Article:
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Sorex fumeus

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Taxonomy [top]

Kingdom Phylum Class Order Family
ANIMALIA CHORDATA MAMMALIA EULIPOTYPHLA SORICIDAE

Scientific Name: Sorex fumeus
Species Authority: G.M. Miller, 1895
Common Name(s):
English Smoky Shrew

Assessment Information [top]

Red List Category & Criteria: Least Concern ver 3.1
Year Published: 2008
Date Assessed: 2008-06-30
Assessor(s): NatureServe (Hammerson, G., Master, L. & Norris, S.J.)
Reviewer(s): Amori, G. (Small Nonvolant Mammal Red List Authority) & Chanson, J. (Global Mammal Assessment Team)
Justification:
Listed as Least Concern because it is very widespread and its range even appears to be expanding, it is abundant, and there are no known threats.

Geographic Range [top]

Range Description: This species ranges from the northeastern United States, from the middle of the Appalachians northwards to southeastern Canada. It ranges west to Ontario, Canada and northeastern Minnesota in the United States (Jannett and Oehlenschlager 1994). Apparently the range has been expanding westward, perhaps due to a logging-caused change in cover from coniferous forest to a forest with a greater deciduous component.
Countries:
Native:
Canada (New Brunswick, Nova Scotia, Ontario, Québec); United States
Range Map: Click here to open the map viewer and explore range.

Population [top]

Population: This smoky shrew is common throughout its range. Local densities may reach 25-50 shrews per acre (van Zyll de Jong 1983). Local populations are most abundant in late summer. Surviving winter populations may be only 20-25% of the post-breeding season population (Hamilton 1940).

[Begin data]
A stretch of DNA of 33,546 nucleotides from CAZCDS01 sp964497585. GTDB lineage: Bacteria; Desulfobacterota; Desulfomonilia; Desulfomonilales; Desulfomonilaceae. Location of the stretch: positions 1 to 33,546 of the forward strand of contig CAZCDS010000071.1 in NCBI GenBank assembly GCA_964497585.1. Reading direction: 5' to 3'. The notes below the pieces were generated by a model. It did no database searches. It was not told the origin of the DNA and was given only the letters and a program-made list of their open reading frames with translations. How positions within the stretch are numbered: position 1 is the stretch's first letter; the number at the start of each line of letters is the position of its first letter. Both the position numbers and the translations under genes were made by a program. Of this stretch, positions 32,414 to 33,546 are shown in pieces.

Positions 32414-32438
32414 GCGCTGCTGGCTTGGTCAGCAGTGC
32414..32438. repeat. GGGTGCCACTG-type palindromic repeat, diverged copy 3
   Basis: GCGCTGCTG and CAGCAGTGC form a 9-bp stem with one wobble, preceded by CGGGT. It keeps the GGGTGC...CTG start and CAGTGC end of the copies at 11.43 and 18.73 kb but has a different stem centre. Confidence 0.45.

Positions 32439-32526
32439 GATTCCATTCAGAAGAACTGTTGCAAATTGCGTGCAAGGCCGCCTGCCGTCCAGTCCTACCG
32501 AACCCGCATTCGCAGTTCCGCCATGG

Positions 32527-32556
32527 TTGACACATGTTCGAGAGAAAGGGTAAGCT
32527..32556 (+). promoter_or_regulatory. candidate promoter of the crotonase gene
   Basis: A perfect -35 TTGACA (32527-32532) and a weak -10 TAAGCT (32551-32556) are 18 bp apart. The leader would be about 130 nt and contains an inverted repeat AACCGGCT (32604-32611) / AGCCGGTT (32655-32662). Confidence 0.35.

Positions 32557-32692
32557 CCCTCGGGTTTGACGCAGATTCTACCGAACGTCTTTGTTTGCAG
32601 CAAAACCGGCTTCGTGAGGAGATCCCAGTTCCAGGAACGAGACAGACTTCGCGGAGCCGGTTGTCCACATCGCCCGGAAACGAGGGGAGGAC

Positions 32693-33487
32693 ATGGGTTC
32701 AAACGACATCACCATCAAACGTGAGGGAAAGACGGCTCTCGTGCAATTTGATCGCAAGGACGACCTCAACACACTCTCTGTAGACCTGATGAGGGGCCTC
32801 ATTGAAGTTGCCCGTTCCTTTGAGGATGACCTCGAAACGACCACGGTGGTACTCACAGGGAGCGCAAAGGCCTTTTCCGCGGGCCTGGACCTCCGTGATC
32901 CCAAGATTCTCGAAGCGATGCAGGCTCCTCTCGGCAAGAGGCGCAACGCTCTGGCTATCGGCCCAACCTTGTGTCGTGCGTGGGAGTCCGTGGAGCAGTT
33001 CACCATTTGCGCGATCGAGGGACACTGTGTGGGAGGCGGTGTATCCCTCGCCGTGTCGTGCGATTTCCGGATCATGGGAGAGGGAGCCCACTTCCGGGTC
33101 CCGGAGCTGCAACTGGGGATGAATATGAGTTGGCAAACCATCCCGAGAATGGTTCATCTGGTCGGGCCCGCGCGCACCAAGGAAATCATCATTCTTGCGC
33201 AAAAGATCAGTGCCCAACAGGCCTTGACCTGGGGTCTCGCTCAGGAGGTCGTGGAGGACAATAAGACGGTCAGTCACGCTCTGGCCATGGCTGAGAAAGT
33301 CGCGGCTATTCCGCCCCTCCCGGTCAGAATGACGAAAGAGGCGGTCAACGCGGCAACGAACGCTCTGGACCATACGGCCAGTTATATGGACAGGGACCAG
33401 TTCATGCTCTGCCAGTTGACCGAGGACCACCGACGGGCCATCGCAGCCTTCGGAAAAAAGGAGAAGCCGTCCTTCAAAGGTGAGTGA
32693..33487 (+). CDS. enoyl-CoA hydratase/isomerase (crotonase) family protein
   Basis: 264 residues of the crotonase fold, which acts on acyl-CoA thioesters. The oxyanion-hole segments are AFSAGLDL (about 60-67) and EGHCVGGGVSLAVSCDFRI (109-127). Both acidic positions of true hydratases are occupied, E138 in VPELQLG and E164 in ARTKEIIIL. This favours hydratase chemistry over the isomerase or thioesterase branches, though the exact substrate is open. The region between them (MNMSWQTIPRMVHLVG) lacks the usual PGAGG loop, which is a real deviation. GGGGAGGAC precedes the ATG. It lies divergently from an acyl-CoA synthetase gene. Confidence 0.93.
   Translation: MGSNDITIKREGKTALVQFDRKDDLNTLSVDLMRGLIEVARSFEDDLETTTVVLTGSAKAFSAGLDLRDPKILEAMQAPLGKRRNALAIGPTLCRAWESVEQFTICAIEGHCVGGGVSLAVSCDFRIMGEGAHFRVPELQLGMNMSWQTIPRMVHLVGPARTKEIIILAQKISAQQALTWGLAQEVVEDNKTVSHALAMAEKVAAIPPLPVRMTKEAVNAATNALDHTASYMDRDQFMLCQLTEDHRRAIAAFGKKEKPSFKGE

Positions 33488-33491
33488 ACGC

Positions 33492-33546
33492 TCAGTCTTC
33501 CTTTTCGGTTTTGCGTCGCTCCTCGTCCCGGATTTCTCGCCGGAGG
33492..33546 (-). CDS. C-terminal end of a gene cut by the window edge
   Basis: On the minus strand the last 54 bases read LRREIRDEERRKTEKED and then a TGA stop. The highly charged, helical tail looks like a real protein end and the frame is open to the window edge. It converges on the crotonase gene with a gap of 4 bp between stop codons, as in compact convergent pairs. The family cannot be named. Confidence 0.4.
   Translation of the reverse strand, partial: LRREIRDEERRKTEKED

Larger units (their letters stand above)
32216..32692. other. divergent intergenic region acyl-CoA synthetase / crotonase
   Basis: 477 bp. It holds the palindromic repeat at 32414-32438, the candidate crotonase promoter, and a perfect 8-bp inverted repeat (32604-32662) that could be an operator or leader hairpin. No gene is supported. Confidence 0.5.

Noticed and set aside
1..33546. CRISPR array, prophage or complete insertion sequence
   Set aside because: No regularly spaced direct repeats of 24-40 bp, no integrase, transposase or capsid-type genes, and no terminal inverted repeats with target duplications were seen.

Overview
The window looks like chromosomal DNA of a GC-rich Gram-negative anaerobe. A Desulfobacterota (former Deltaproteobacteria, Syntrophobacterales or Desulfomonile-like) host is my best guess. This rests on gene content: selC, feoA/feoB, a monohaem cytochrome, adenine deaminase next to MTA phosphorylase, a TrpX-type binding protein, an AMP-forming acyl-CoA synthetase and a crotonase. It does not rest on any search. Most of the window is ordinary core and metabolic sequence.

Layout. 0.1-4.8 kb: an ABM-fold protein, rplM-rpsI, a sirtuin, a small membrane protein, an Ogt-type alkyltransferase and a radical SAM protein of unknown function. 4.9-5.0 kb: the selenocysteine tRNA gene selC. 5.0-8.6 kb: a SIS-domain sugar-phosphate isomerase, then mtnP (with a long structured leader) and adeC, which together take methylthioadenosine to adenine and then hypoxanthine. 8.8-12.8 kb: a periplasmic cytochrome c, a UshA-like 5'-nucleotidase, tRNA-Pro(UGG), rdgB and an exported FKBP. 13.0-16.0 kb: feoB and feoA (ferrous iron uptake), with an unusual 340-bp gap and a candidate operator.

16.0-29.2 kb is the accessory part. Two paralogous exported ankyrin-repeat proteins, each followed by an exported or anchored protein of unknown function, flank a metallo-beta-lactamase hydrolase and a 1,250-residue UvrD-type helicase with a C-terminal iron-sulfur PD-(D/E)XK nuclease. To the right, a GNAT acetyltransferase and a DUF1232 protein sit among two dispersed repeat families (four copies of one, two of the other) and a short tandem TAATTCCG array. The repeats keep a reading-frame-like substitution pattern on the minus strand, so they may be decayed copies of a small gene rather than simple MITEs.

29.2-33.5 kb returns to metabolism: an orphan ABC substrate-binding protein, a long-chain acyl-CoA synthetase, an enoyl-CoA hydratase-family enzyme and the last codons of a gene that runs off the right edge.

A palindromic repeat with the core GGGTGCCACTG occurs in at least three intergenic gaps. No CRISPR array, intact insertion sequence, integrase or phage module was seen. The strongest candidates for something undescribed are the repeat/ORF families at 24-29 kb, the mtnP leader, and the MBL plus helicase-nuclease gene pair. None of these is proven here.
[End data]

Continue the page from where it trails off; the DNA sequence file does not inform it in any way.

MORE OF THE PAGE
Population Trend: Stable

Habitat and Ecology [top]

Habitat and Ecology: The smoky shrew is most abundant in damp wooded areas, both in conifer and hardwood habitats. Nest sites are beneath stumps, rotted logs, or rocks (Whitaker, in Wilson and Ruff 1999). Breeding season begins March to August and gestation lasts three weeks. Litter size is two to eight, with an average of five. Up to three litters may be produced each year. Unlike many shrews, this one reaches sexual maturity after its first winter. Diet consists mainly of insects and earthworms; also other inverts. Some small vertebrates and vegetative material may be occasional items. It is active throughout the day and night.
Systems: Terrestrial

Threats [top]

Major Threat(s): There are no major threats to this species.

Conservation Actions [top]

Conservation Actions: It occurs in protected areas throughout its range.

Citation: NatureServe (Hammerson, G., Master, L. & Norris, S.J.) 2008. Sorex fumeus. The IUCN Red List of Threatened Species. Version 2014.2. <www.iucnredlist.org>. Downloaded on 31 July 2014.
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